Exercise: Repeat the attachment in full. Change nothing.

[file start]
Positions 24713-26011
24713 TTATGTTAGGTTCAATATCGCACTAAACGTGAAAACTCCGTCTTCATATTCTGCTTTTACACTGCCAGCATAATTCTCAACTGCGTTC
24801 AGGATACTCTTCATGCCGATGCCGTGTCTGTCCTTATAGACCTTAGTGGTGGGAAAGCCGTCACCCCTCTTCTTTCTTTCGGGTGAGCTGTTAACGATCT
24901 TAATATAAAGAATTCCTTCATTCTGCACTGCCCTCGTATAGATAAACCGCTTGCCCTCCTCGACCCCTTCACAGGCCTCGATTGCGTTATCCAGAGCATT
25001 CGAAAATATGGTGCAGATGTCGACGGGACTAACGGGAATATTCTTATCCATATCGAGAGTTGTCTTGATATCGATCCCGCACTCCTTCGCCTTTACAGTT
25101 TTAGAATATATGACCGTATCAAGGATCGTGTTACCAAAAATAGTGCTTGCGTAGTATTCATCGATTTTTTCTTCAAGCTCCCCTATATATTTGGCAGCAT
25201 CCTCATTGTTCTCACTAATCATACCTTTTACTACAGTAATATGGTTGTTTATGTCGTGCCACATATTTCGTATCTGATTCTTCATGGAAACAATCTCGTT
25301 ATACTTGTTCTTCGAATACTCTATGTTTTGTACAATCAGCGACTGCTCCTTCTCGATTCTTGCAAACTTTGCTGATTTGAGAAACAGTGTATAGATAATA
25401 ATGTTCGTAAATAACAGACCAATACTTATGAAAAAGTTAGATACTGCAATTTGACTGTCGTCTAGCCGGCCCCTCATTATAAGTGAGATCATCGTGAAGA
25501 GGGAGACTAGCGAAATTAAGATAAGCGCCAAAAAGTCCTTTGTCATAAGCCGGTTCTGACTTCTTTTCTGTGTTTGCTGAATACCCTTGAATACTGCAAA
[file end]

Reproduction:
Positions 24713-26011
24713 TTATGTTAGGTTCAATATCGCACTAAACGTGAAAACTCCGTCTTCATATTCTGCTTTTACACTGCCAGCATAATTCTCAACTGCGTTC
24801 AGGATACTCTTCATGCCGATGCCGTGTCTGTCCTTATAGACCTTAGTGGTGGGAAAGCCGTCACCCCTCTTCTTTCTTTCGGGTGAGCTGTTAACGATCT
24901 TAATATAAAGAATTCCTTCATTCTGCACTGCCCTCGTATAGATAAACCGCTTGCCCTCCTCGACCCCTTCACAGGCCTCGATTGCGTTATCCAGAGCATT
25001 CGAAAATATGGTGCAGATGTCGACGGGACTAACGGGAATATTCTTATCCATATCGAGAGTTGTCTTGATATCGATCCCGCACTCCTTCGCCTTTACAGTT
25101 TTAGAATATATGACCGTATCAAGGATCGTGTTACCAAAAATAGTGCTTGCGTAGTATTCATCGATTTTTTCTTCAAGCTCCCCTATATATTTGGCAGCAT
25201 CCTCATTGTTCTCACTAATCATACCTTTTACTACAGTAATATGGTTGTTTATGTCGTGCCACATATTTCGTATCTGATTCTTCATGGAAACAATCTCGTT
25301 ATACTTGTTCTTCGAATACTCTATGTTTTGTACAATCAGCGACTGCTCCTTCTCGATTCTTGCAAACTTTGCTGATTTGAGAAACAGTGTATAGATAATA
25401 ATGTTCGTAAATAACAGACCAATACTTATGAAAAAGTTAGATACTGCAATTTGACTGTCGTCTAGCCGGCCCCTCATTATAAGTGAGATCATCGTGAAGA
25501 GGGAGACTAGCGAAATTAAGATAAGCGCCAAAAAGTCCTTTGTCATAAGCCGGTTCTGACTTCTTTTCTGTGTTTGCTGAATACCCTTGAATACTGCAAA